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9 Exhort bondservants to be obedient to their own masters, to be well pleasing in all things, not answering back,


We come now to the fifth category of believers in the church. Verses 9 and 10 show how slaves could honor God’s truth. Slaves were a large part of congregations in the first century. The application would be similar to the employee today.

9 Exhort bondservants [slaves]

Slavery was widespread in the Roman Empire. The government protected the institution of slavery by civil law. Slavery was rampant but slaves had no rights.

This system was not racially restricted to an ethnic group, as was the case in the U.S. system of slavery. First-century slaves were often well educated and skilled in varying areas because many were previously leaders in their conquered countries. The condition of slaves ranged from abject poverty to positions of great authority in spheres of responsibility.

to be obedient [submissive] to their own masters,

“To be obedient” means to be submissive. Ancient Greek used this word for a soldier’s submission to his superior officers. There was no option as to whether or not a soldier should submit to his leaders in war. The obligation of servants to their masters was not optional.

The New Testament does not sanction slavery. It recognized the reality of the situation in the Roman Empire. The Bible asserts equality of all believers, whether free or bond. The church had a great hand in abolishing this unjust institution.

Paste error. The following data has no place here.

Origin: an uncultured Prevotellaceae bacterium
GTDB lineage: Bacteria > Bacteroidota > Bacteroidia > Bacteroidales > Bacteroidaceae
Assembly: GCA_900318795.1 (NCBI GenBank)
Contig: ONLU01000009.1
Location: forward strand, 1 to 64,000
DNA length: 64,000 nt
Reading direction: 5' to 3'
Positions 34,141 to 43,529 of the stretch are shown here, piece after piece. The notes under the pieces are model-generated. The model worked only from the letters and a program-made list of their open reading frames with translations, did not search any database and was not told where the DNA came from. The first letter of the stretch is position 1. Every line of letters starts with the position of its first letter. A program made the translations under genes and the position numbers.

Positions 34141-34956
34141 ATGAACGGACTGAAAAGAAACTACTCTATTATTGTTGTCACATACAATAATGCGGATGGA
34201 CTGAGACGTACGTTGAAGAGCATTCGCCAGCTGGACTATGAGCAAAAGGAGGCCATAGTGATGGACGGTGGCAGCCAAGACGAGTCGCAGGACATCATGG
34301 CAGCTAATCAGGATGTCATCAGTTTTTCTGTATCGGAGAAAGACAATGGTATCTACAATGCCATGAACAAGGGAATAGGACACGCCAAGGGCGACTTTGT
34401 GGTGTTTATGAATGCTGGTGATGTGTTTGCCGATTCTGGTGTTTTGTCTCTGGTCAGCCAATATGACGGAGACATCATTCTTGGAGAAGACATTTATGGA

to be well pleasing in all things,

“In all things” means in all respects. Slaves were, in a pleasing manner, to respect the authority of those over them. This was the high standard of excellence expected of them in doing their jobs—as unto the Lord. It must have been at first a galling idea for Christian slaves to please their masters in all things. Masters treated some slaves like animals.

not answering back,

Slaves were admonished not to answer back to their masters in a way that does not represent Jesus Christ. The root of the Greek word is to speak against, carrying the idea of contradiction. In our society, there is nothing wrong with giving an opposing idea to our employer, but the idea here is of being contentious or an obstructionist.


The Christian’s relationship to his employer is a priority.


Christians are to respect the authority of their employers. The obligation of the believer to his boss is not optional. The issue is not how reasonable a boss might be. If a boss makes insufferable demands on his employee, then the employee is to seek employment elsewhere.

Some employees are just disagreeable. They are on the positive side of every negative question and the on the negative side of every positive question. They are born inside out. This is the opposite of submission to an employer.